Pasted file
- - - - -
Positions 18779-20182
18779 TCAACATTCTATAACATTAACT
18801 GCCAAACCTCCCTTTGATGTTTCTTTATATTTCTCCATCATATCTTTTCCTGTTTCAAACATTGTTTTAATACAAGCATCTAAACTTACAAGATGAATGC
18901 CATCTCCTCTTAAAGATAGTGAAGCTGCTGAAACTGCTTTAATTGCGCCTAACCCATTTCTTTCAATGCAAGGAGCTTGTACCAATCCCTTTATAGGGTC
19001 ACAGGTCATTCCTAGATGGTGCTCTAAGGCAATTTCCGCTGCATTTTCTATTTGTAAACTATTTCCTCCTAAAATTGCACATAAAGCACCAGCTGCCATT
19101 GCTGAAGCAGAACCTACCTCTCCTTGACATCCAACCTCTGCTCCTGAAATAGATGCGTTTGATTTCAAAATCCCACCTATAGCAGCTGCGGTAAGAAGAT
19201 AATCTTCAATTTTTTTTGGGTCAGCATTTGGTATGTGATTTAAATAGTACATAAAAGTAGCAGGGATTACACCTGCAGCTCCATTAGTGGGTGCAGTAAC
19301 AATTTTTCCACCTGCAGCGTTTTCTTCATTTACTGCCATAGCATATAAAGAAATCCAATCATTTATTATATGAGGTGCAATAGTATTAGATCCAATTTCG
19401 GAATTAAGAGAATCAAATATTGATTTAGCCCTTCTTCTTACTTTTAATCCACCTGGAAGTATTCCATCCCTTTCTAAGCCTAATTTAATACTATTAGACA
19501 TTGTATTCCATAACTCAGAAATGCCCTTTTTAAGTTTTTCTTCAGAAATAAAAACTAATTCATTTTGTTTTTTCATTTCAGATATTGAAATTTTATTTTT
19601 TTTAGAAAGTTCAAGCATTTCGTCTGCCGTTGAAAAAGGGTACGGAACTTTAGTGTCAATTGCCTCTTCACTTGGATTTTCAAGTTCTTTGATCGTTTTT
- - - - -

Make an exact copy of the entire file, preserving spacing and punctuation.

Positions 18779-20182
18779 TCAACATTCTATAACATTAACT
18801 GCCAAACCTCCCTTTGATGTTTCTTTATATTTCTCCATCATATCTTTTCCTGTTTCAAACATTGTTTTAATACAAGCATCTAAACTTACAAGATGAATGC
18901 CATCTCCTCTTAAAGATAGTGAAGCTGCTGAAACTGCTTTAATTGCGCCTAACCCATTTCTTTCAATGCAAGGAGCTTGTACCAATCCCTTTATAGGGTC
19001 ACAGGTCATTCCTAGATGGTGCTCTAAGGCAATTTCCGCTGCATTTTCTATTTGTAAACTATTTCCTCCTAAAATTGCACATAAAGCACCAGCTGCCATT
19101 GCTGAAGCAGAACCTACCTCTCCTTGACATCCAACCTCTGCTCCTGAAATAGATGCGTTTGATTTCAAAATCCCACCTATAGCAGCTGCGGTAAGAAGAT
19201 AATCTTCAATTTTTTTTGGGTCAGCATTTGGTATGTGATTTAAATAGTACATAAAAGTAGCAGGGATTACACCTGCAGCTCCATTAGTGGGTGCAGTAAC
19301 AATTTTTCCACCTGCAGCGTTTTCTTCATTTACTGCCATAGCATATAAAGAAATCCAATCATTTATTATATGAGGTGCAATAGTATTAGATCCAATTTCG
19401 GAATTAAGAGAATCAAATATTGATTTAGCCCTTCTTCTTACTTTTAATCCACCTGGAAGTATTCCATCCCTTTCTAAGCCTAATTTAATACTATTAGACA
19501 TTGTATTCCATAACTCAGAAATGCCCTTTTTAAGTTTTTCTTCAGAAATAAAAACTAATTCATTTTGTTTTTTCATTTCAGATATTGAAATTTTATTTTT
19601 TTTAGAAAGTTCAAGCATTTCGTCTGCCGTTGAAAAAGGGTACGGAACTTTAGTGTCAATTGCCTCTTCACTTGGATTTTCAAGTTCTTTGATCGTTTTT